March 14, 2003

Mr. Jonathan G. Katz
U.S. Securities and Exchange Commission
450 Fifth Street, N.W.
Washington, D.C. 20549-0609

Re: File No. SR-NYSE-2002-55

Dear Mr. Katz:

Instinet Corporation ("Instinet")1 welcomes the opportunity to provide the U.S. Securities and Exchange Commission ("Commission") with its comments in response to the proposed rule change submitted by the New York Stock Exchange ("NYSE" or "Exchange") as File No. SR-NYSE-2002-55.2 With this filing, the NYSE proposes to allow its specialists to disseminate through the NYSE additional quotations representing market depth in the securities traded on the Exchange in a new product called Liquidity Quotes.

Instinet appreciates the NYSE's efforts to develop and bring to market new products to better illustrate market depth available on the Exchange in response to the advent of decimalization and the dispersion of trading interest among a significantly greater number of price points outside the Exchange's inside bid and offer. At the same time, however, Instinet believes that the restrictions on data consolidation, integration and redistribution in the current Liquidity Quote vendor agreements, which have not been submitted as proposed rule changes under Section 19(b) of the Securities Exchange Act of 1934 ("Act"), may raise issues under Sections 6(b) and 11A of the Act. Consequently, Instinet believes that the Commission should take the necessary steps to ensure that such issues are appropriately addressed in the context of any further Commission action on the Liquidity Quotes proposal.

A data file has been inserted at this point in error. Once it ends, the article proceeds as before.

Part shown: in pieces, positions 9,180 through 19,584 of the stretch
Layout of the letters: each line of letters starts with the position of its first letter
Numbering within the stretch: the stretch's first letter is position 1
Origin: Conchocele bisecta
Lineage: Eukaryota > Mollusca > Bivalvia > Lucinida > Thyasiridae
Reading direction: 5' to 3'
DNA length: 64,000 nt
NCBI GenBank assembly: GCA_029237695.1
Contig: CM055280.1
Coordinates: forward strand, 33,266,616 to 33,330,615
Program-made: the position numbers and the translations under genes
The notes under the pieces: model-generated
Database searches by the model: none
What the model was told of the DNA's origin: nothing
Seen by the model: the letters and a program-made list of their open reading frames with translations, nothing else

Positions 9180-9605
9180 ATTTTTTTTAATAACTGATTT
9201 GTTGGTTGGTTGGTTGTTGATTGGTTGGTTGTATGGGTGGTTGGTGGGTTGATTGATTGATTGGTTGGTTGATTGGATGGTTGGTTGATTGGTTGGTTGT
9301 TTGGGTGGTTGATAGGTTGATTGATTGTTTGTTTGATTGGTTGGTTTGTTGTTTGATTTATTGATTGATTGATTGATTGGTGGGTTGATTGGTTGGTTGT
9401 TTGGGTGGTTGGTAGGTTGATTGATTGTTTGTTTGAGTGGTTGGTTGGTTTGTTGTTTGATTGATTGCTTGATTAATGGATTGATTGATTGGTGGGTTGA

The data consolidation, integration and redistribution issues raised under Section 11A of the Act by the Liquidity Quotes vendor agreement appear to be quite similar to those identified by the Commission in 2001 in its notice publishing for comment the NYSE's proposal to establish a fee schedule for its OpenBook data product.3 It is not surprising that the Liquidity Quotes and OpenBook data products share these issues, as the two products share the same supplemental terms to the standard NYSE vendor agreement.4

The Commission raised the data consolidation, integration and redistribution issues regarding the OpenBook vendor agreement on its own initiative, as the NYSE did not submit the vendor agreement as a proposed rule change pursuant to Section 19(b) of the Act. In approving the OpenBook fee schedule, the Commission noted that it was not approving or disapproving the OpenBook vendor agreement, but indicated that the restrictions in the agreement "are on their face discriminatory and may raise fair access issues under the Act."5 In the Liquidity Quotes Proposing Release, the Commission already has noted that it is not necessary to resolve the issue of whether the vendor agreements should be filed under Section 19(b) of the Act prior to publishing the Proposal for comment.6

While its actions with respect to the approval of the OpenBook fee schedule and the publication of the Liquidity Quotes proposal have been appropriate as procedural matters, the Commission should not allow process - in the form of the absence of a proposed rule change containing the vendor agreement - to prevent it from squarely addressing the significant issues this agreement presents under Section 11A of the Act and the rules promulgated thereunder. Resolving these issues takes on added consequence in the context of the Liquidity Quotes proposal, as unlike OpenBook data, Liquidity Quotes will represent firm quotations that are available for interaction with trading interest, and will include interest at the NYSE best bid and offer prices - thereby implicating not only Section 11A(c) of the Act, but Rules 11Ac1-1 (the Quote Rule) and 11Ac1-2 (the Display Rule).